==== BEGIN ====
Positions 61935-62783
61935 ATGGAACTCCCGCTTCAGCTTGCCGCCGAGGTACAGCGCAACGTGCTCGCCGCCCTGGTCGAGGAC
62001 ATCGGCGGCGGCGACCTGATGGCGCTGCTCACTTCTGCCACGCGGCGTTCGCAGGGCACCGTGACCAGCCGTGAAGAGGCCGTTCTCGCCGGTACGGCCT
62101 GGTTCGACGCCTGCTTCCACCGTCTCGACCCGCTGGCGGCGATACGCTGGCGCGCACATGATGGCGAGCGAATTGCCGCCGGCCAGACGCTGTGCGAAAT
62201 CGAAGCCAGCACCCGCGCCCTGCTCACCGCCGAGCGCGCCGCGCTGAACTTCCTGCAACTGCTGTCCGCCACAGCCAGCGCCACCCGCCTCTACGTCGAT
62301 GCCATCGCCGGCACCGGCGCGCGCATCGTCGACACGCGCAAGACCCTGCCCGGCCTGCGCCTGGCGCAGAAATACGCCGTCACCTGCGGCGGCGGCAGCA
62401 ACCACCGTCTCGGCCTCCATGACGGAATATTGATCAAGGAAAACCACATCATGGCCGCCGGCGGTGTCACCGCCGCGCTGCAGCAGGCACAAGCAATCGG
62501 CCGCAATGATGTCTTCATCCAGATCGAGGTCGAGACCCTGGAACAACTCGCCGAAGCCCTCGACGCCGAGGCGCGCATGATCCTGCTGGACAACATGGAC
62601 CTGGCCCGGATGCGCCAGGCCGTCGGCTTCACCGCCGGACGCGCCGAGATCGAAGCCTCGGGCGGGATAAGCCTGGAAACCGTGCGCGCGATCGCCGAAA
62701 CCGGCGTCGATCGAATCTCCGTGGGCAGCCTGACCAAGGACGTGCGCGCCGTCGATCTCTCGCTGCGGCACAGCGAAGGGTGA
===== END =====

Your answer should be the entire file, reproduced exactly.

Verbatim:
Positions 61935-62783
61935 ATGGAACTCCCGCTTCAGCTTGCCGCCGAGGTACAGCGCAACGTGCTCGCCGCCCTGGTCGAGGAC
62001 ATCGGCGGCGGCGACCTGATGGCGCTGCTCACTTCTGCCACGCGGCGTTCGCAGGGCACCGTGACCAGCCGTGAAGAGGCCGTTCTCGCCGGTACGGCCT
62101 GGTTCGACGCCTGCTTCCACCGTCTCGACCCGCTGGCGGCGATACGCTGGCGCGCACATGATGGCGAGCGAATTGCCGCCGGCCAGACGCTGTGCGAAAT
62201 CGAAGCCAGCACCCGCGCCCTGCTCACCGCCGAGCGCGCCGCGCTGAACTTCCTGCAACTGCTGTCCGCCACAGCCAGCGCCACCCGCCTCTACGTCGAT
62301 GCCATCGCCGGCACCGGCGCGCGCATCGTCGACACGCGCAAGACCCTGCCCGGCCTGCGCCTGGCGCAGAAATACGCCGTCACCTGCGGCGGCGGCAGCA
62401 ACCACCGTCTCGGCCTCCATGACGGAATATTGATCAAGGAAAACCACATCATGGCCGCCGGCGGTGTCACCGCCGCGCTGCAGCAGGCACAAGCAATCGG
62501 CCGCAATGATGTCTTCATCCAGATCGAGGTCGAGACCCTGGAACAACTCGCCGAAGCCCTCGACGCCGAGGCGCGCATGATCCTGCTGGACAACATGGAC
62601 CTGGCCCGGATGCGCCAGGCCGTCGGCTTCACCGCCGGACGCGCCGAGATCGAAGCCTCGGGCGGGATAAGCCTGGAAACCGTGCGCGCGATCGCCGAAA
62701 CCGGCGTCGATCGAATCTCCGTGGGCAGCCTGACCAAGGACGTGCGCGCCGTCGATCTCTCGCTGCGGCACAGCGAAGGGTGA